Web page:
The following information is based on the Amnesty International Report 2021/22. This report documented the human rights situation in 149 countries in 2021, as well as providing global and regional analysis. It presents Amnesty International’s concerns and calls for action to governments and others.


A government-commissioned investigation into the ill-treatment of asylum seekers by private security staff in federal asylum centres found some cases of excessive use of force, and made recommendations for reform. Parliament tightened control of arms exports to countries in conflict. Activists protesting with tactics involving civil disobedience faced prison sentences. Following a popular vote, same-sex couples were granted the right to equal marriage. Another two referendums, however, confirmed draconian anti-terrorism laws and a ban on full-face veils in public.


In September, following a 20-year campaign by civil society, parliament accepted a government proposal to create a national human rights institution (NHRI). Details of the institution’s statute and financing were still to be drafted, and the NHRI is expected to take up its work in 2023.

Refugees’ and migrants’ rights

Amnesty International research exposed abuses by private security staff against people housed in federal asylum centres, and identified systemic failures in the running of the centres.1 Fourteen asylum seekers interviewed, including two children, described abuses including beatings and denial of medical treatment. The government commissioned internal and external investigations, which found disproportionate use of force in at least three out of seven cases investigated. The external investigation recommended reviewing the privatization of security services, but failed to clearly recommend protection for whistleblowers and the creation of an independent complaints mechanism.2

Children’s rights

The UN Committee on the Rights of the Child found that Switzerland violated 10 different articles of the Convention on the Rights of the Child when it deported a mother and her son to Bulgaria.3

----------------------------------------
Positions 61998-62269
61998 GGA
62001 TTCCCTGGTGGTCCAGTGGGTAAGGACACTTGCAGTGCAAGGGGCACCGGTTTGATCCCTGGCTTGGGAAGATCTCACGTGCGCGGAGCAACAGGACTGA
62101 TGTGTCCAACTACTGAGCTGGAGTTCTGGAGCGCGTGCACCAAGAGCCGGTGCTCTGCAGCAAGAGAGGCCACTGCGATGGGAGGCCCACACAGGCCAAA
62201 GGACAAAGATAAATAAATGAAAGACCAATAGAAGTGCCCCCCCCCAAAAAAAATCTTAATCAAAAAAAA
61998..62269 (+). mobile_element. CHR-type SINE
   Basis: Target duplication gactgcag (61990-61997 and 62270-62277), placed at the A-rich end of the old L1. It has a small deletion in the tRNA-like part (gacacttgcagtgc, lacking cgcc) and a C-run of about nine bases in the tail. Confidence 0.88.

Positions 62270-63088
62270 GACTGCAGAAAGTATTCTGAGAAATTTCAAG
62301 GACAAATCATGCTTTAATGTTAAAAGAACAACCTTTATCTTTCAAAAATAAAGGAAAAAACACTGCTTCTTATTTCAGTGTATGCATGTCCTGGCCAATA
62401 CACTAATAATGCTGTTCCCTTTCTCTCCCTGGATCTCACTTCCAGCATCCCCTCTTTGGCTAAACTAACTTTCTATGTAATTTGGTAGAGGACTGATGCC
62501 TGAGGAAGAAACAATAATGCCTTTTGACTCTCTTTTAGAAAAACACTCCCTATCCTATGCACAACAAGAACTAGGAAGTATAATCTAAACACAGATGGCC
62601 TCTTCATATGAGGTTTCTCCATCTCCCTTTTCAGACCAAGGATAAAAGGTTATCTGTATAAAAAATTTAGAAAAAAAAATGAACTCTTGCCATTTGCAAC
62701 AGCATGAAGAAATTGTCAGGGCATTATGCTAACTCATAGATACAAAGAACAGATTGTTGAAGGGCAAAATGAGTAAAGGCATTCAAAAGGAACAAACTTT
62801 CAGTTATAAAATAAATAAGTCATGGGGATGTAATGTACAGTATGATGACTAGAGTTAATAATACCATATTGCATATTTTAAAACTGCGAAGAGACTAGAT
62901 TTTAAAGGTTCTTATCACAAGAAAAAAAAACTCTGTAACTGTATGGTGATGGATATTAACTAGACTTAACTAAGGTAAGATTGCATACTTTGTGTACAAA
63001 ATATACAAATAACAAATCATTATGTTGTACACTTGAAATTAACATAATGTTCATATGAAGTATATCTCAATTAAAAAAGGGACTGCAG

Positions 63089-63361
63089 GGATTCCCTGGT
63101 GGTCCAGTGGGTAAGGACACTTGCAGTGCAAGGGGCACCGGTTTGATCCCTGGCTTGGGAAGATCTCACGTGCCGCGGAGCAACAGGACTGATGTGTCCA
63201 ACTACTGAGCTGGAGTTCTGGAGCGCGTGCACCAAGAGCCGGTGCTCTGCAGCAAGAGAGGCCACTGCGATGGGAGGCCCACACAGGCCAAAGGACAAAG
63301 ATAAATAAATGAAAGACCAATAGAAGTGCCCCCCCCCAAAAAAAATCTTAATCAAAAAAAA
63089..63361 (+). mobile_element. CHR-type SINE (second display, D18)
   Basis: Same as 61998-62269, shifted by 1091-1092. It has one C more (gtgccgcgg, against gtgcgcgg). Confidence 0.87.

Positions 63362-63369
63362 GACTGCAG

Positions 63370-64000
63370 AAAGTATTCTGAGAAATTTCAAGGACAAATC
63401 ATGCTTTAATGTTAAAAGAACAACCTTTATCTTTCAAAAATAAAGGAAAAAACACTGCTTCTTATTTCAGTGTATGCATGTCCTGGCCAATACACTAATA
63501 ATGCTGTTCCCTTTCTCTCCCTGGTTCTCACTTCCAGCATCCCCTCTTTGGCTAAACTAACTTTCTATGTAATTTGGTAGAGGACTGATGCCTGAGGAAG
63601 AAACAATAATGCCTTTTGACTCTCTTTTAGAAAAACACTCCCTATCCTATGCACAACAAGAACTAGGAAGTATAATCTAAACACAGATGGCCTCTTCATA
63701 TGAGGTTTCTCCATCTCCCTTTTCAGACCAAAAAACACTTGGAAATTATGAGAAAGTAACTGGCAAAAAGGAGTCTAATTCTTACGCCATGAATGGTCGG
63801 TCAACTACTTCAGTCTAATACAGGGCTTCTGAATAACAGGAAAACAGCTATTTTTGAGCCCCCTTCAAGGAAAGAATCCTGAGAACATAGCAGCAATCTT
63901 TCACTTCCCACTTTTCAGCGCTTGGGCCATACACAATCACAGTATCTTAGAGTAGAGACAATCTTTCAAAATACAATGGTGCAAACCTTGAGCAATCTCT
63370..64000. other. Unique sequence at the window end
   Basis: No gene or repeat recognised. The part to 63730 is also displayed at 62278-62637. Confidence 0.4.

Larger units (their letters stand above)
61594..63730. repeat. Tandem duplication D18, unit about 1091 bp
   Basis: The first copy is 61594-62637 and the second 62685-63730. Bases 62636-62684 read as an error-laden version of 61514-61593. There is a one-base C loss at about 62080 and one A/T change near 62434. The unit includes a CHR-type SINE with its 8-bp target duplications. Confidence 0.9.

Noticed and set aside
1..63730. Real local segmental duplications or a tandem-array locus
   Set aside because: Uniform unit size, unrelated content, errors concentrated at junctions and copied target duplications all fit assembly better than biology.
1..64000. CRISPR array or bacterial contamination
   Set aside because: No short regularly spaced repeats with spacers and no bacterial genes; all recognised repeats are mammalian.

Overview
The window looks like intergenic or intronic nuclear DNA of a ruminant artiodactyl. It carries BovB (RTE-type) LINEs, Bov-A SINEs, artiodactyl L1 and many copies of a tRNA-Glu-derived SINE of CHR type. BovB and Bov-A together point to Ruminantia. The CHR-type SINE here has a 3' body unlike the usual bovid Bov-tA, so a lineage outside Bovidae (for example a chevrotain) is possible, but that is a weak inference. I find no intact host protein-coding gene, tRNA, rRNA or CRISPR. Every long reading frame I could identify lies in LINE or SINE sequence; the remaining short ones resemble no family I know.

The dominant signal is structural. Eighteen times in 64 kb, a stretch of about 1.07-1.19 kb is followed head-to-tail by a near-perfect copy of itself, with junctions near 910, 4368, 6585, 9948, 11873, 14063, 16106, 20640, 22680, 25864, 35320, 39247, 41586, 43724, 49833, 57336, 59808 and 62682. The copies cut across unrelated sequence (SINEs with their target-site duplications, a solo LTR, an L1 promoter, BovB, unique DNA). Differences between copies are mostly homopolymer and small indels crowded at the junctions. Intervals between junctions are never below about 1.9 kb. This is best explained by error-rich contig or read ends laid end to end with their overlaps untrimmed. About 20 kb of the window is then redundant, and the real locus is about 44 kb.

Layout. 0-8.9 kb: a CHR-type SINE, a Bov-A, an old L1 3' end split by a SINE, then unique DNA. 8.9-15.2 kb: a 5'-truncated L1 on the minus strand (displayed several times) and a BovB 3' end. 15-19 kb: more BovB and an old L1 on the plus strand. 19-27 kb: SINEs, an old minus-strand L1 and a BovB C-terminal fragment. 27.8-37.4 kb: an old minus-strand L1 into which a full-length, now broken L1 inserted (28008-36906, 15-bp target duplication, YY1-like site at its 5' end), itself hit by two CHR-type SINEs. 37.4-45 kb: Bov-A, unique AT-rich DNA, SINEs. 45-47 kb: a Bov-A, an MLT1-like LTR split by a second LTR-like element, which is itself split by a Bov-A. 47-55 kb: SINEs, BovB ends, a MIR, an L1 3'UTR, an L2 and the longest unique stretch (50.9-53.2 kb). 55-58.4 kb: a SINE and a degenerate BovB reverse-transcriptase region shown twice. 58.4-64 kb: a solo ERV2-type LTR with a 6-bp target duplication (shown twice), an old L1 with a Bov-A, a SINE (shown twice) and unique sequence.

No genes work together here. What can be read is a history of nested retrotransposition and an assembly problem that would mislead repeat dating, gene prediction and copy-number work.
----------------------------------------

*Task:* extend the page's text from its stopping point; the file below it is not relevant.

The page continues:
Irresponsible arms transfers

In September, parliament passed a law regulating the export of arms. It prohibits transfers to States involved in internal armed conflict and to those that seriously and systematically violated human rights.

Freedom of assembly

On 1 April, police cleared a protest camp near Eclépens. Of 150 environmental activists temporarily arrested, 43 were charged. The imposition of prison sentences on some protesters following acts of civil disobedience unduly restricted their rights to freedom of expression, conscience and peaceful assembly.4


Womens’ rights

Parliament continued revising the criminal code provisions on rape. The public consultation process showed an unprecedented mobilization for a new rape law based on consent. In March, a referendum seeking to ban full-face veils was accepted by a narrow margin, despite concerns that the ban discriminated against a single religious community and violated women’s rights, freedom of expression and religion.

LGBTI people’s rights

In a September referendum, a large majority of the population agreed to grant same-sex couples the right to equal marriage, including access to sperm donation for lesbian couples.5

Corporate accountability

After the rejection of the Responsible Business Initiative by a majority of cantons in 2020, the parliament adopted a much weaker counter-proposal focusing mainly on non-financial reporting. The legislation, due to enter into force in January 2022, was criticized by civil society and looked unlikely to fully guarantee respect for human rights by Swiss companies.6

Right to a fair trial

In June, the country voted in favour of a new counter-terrorism law providing Federal Police with far-reaching powers, mostly without prior judicial control and due process guarantees. The measures – including use of foot shackles, no-contact orders, zone bans and preventive house arrest – risked violating the right to liberty and security of the person, the right to a fair trial and the rights of children. Many of the measures could be applied to children from 12 years of age.7

Right to privacy

In a welcome development for the protection of the right to privacy, in November, motions were introduced in the local parliaments of Zurich and Lausanne calling for a ban on the use of facial recognition technologies.8